doctoral student | TU Graz
When I started studying chemistry in Graz some years ago and my main goal was, next to not dropping out, to become a researcher at the university at some point. I might have reached this stage by now, however, instead of investigating reaction mechanisms I am now investigating trees and paper.
The thing I find fascinating about this topic is the joint approach we have in our team. We try to connect classical chemical engineering, as paper making, with chemical analysis methods and the modification of biomaterials. Sometimes it is rather frustrating that at many points we have to admit that nature can do things better.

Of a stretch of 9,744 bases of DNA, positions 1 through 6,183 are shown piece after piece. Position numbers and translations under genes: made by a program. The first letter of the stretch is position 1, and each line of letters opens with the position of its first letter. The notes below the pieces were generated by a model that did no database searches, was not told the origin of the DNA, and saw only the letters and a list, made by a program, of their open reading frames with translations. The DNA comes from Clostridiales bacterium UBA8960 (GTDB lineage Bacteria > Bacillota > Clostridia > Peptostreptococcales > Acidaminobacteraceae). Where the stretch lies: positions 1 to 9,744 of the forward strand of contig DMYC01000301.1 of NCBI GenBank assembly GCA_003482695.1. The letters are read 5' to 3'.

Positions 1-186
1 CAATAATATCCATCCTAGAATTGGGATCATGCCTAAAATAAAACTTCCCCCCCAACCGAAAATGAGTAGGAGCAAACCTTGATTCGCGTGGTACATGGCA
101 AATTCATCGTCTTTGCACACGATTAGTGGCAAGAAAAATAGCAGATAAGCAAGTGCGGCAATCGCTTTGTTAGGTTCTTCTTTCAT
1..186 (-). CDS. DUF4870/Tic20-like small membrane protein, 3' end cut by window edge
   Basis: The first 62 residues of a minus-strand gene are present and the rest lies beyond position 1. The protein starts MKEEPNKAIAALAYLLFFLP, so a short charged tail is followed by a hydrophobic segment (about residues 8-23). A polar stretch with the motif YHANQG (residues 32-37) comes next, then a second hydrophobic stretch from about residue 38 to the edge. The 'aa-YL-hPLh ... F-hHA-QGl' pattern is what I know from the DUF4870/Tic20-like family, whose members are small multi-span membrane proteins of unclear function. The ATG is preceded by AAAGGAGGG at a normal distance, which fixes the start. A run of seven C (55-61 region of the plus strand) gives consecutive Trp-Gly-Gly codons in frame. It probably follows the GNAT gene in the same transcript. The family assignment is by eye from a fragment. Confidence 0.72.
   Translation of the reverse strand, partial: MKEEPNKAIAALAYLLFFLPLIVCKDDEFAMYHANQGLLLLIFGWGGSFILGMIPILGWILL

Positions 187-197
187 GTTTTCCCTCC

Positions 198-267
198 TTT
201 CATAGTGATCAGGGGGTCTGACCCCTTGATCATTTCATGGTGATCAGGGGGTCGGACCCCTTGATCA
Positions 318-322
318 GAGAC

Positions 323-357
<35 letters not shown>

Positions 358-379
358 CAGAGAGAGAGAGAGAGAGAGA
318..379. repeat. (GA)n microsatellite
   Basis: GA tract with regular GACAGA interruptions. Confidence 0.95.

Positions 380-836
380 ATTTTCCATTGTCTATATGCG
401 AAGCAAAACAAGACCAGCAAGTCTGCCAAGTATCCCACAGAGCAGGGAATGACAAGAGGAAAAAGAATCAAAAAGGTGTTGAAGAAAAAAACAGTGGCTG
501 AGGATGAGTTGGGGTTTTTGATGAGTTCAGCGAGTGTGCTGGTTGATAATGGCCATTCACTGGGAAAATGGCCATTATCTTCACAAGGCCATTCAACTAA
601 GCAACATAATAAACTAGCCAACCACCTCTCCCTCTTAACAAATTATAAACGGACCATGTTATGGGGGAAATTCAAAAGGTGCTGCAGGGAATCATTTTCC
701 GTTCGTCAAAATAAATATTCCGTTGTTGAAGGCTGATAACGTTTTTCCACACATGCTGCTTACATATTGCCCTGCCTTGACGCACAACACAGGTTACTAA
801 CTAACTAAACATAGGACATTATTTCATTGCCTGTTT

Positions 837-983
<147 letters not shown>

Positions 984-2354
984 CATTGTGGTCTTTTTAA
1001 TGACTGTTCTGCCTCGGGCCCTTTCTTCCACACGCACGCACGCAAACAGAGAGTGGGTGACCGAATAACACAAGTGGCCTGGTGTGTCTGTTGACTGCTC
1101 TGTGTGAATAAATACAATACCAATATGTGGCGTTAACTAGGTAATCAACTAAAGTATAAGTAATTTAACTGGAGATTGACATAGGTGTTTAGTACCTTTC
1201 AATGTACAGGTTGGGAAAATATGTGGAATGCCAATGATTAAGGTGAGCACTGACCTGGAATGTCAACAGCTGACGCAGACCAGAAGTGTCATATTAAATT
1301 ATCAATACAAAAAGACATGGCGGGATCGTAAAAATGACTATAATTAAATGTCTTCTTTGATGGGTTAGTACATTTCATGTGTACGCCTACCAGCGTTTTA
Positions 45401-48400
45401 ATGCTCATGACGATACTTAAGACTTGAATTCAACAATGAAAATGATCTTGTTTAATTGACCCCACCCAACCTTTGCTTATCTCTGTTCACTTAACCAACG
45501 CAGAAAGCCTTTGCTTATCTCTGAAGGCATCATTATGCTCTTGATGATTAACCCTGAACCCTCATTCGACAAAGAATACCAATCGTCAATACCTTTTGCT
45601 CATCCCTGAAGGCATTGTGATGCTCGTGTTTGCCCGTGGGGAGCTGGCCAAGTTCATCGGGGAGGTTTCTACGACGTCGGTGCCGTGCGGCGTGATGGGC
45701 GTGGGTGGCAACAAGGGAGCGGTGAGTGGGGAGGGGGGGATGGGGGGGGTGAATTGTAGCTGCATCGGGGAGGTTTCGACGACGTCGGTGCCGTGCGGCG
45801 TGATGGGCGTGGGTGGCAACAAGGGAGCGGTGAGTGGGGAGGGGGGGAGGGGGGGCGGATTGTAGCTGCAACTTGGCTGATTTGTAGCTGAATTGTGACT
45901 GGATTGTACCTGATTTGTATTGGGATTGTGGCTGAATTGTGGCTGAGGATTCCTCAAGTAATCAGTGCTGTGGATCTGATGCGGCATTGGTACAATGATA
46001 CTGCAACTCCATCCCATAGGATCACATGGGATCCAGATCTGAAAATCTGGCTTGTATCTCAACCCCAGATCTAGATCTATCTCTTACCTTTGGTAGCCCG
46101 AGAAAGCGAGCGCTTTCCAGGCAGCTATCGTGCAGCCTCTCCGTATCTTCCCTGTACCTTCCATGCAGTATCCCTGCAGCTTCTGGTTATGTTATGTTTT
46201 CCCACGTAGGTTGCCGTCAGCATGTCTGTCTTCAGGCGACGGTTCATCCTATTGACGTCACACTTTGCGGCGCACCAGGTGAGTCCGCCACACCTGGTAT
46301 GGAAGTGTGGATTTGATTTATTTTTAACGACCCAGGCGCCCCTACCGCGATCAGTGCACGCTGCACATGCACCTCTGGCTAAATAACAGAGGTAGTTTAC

The main challenge is, next to the inhomogeneity of samples, to understand natural processes in order to generate similar structures and mimic remarkable properties. This is not an easy task but a fascinating field of study, between nature and application in order to be better, or competitive, than synthetic (petrol based) products for the same purposes. Thus we keep disassembling and reassembling pure- and hybrid systems in an attempt to tune properties of biomaterials.